The London Green Party today launched it’s main campaign video for the London elections, a stylish black and white little number from the director Rebecca Frayn, screenwriter for the recent biopic of Burmese opposition leader Aung San Suu Kyi.
See what you think;
While not the best Green Party broadcast they’ve ever produced (the Green Party tends to set that bar pretty high) this has a certain quality to it. However, it’s worth taking a closer look as the reaction to the video has been decidedly mixed from those who should be its core audience.
The broadcast is an almost direct copy from the ill fated Irish Greens except, while the Irish version was filmed outside and in colour, the London film is set in a dingy basement. The kids may be allowed to play solo football but they aren’t allowed access to daylight. Who wrote this? Joseph Fritzl?
The look of it
The studio setting and black and white also give the film an artificial quality quite at odds with the clean air, green spaces ethic of the Greens as a whole. I suspect it’s trying to give the whole thing a doomed edge, but its hope that motivates people to take a chance on a smaller party. black and white might have been classy in the eighties, but in the twenty first century it does feel rather dated.
At the end of the day stylistic choices will always be a matter of taste and some have taken against the use of kids, while others have loved that aspect. Personally I’m for any broadcast that doesn’t feature politicians rattling on about five million this and eight billion that. So all power to the children.
I particularly liked the jangley music and dancing although whether the kids chosen look anything like London’s kids is another matter. The decision to film in black and white and inside means that these feel like kids without problems, without ethnicity, without real lives, which inevitably means that many people will see them as middle-class.
The old saying that “the medium is the message” is well worth remembering. These kids are vehicles for a moral message, not the door slamming, spot picking, exam worrying children that many of the viewers will know and love/hate. As such it’s a lot less about free range, organic children than it is about finger waggling. Maybe finger wagging works though.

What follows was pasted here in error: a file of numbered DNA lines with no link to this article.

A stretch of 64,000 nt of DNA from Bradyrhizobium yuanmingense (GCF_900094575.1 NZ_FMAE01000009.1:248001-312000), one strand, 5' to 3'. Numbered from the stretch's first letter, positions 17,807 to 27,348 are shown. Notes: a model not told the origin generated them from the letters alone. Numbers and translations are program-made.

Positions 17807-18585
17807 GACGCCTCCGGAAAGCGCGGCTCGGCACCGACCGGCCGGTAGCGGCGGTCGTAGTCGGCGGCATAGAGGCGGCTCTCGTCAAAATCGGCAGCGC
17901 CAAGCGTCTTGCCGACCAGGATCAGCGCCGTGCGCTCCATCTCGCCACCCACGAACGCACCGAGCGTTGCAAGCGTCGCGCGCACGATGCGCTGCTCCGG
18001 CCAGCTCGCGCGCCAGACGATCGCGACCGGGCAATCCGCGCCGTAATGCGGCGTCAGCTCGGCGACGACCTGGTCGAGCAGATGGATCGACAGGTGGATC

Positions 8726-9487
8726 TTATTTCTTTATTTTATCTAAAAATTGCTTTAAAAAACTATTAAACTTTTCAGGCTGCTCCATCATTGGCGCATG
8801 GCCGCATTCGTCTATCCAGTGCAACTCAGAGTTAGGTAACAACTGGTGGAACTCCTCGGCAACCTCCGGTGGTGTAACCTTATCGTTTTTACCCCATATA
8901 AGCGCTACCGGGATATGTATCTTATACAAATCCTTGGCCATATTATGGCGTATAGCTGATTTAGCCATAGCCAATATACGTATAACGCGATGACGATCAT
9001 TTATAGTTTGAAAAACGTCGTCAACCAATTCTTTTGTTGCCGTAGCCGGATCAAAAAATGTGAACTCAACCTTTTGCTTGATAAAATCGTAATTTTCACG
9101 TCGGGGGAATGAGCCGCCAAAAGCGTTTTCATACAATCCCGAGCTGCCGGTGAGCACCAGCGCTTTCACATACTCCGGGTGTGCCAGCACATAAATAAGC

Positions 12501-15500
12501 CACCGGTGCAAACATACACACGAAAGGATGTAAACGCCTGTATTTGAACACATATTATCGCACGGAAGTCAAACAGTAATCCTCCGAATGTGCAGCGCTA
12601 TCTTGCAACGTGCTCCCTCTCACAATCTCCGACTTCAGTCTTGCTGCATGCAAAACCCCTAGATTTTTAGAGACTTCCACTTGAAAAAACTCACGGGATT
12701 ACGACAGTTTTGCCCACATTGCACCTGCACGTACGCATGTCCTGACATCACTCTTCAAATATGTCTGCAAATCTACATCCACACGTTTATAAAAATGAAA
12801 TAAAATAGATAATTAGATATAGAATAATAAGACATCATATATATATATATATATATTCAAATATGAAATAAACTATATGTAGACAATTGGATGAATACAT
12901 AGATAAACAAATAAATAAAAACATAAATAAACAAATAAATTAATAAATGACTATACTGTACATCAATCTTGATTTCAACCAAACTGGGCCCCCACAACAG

There are core election themes here like transport, clean air, energy efficiency, jobs, apprenticeships and climate change. strangely there also appear to be some core themes missed out, like the very popular London Living Wage policy. It fails to mention the fact that London has always elected Greens onto the Assembly and that they have made a difference. Also what’s all this about the countryside?
I rather like the line that the greens are for “more police on the street, on our side and not in our faces” although it’s not a particularly hard approach considering the fact that the police kill people and then tell lies about what happened, or the fact that they are currently embroiled in more than one racism and corruption row.
There’s good generic stuff on a government that creates jobs not cuts, that the weak and poor should not pay for the mistakes of the rich and powerful and that the Greens are for a world where people come before before profit.
The absence of yet more discussion of the Mayoral candidates is welcome, although to actually have no mention of London at all? It’s a brave, and almost certainly mistaken, decision not to mention the Assembly elections, how brilliant London is or any of the specific problems that London faces.
London is not like anywhere else and to fail to recognise the fact risks looking out of touch with its living streets, cut off in a black and white studio.